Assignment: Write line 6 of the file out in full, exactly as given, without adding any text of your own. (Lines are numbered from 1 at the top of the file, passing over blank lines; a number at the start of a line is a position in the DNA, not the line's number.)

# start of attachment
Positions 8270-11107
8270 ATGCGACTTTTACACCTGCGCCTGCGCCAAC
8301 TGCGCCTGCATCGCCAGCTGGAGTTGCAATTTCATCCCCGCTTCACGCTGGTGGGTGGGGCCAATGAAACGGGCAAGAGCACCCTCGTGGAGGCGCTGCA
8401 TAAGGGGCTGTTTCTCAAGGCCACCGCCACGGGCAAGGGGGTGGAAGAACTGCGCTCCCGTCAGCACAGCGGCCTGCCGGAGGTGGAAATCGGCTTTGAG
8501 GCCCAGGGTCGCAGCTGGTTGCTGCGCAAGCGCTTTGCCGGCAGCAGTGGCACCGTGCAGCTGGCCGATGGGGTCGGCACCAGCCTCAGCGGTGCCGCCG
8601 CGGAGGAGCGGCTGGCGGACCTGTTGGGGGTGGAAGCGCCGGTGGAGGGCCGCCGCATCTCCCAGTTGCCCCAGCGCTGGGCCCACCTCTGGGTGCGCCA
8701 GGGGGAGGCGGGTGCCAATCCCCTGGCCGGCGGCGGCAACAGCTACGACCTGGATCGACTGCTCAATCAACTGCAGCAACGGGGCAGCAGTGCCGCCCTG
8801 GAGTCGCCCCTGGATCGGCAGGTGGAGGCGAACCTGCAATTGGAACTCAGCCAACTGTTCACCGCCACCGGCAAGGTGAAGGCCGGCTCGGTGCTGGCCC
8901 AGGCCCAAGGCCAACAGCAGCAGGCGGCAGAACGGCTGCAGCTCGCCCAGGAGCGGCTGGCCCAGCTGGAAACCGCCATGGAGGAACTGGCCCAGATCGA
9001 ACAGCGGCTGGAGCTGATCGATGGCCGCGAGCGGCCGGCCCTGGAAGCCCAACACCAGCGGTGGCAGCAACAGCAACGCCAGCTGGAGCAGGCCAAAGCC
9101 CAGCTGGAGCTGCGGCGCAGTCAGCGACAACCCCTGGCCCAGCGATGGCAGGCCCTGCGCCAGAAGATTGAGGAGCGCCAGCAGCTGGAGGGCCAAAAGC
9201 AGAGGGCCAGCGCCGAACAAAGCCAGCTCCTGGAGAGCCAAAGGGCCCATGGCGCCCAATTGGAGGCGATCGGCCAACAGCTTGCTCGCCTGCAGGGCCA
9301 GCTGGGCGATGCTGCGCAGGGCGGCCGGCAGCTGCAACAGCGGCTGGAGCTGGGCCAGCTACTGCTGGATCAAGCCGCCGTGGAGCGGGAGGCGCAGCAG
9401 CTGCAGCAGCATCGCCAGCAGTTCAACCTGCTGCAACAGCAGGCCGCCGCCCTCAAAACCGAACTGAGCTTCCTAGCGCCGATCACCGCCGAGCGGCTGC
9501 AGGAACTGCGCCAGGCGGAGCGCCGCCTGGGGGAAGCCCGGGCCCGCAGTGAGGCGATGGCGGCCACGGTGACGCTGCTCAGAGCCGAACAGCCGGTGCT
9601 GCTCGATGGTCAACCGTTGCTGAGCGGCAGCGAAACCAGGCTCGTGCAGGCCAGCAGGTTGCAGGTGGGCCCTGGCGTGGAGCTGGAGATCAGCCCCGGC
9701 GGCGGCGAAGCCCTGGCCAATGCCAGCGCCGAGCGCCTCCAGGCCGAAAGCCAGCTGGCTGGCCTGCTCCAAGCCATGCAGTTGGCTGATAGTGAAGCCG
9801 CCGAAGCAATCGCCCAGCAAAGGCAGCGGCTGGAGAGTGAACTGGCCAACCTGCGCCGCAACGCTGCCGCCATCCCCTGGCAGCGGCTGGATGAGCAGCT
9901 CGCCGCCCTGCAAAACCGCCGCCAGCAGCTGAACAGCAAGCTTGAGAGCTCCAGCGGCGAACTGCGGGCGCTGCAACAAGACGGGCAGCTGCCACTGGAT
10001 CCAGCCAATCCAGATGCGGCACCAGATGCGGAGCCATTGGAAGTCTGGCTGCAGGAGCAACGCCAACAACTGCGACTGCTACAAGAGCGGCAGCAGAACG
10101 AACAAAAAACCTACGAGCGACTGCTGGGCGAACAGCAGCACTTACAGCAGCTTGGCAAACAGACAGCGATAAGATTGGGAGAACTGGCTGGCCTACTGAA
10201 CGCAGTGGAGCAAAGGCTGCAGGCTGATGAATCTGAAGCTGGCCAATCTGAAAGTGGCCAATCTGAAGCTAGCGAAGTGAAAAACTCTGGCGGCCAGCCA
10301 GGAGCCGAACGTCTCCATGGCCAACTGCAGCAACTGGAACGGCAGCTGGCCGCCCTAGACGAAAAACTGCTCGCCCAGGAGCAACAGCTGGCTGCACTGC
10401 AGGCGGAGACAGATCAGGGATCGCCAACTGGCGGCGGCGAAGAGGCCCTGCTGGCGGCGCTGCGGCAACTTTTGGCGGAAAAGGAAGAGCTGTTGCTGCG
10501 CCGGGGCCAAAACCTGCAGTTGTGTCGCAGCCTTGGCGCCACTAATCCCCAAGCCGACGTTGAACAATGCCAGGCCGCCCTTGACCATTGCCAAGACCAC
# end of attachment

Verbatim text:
8601 CGGAGGAGCGGCTGGCGGACCTGTTGGGGGTGGAAGCGCCGGTGGAGGGCCGCCGCATCTCCCAGTTGCCCCAGCGCTGGGCCCACCTCTGGGTGCGCCA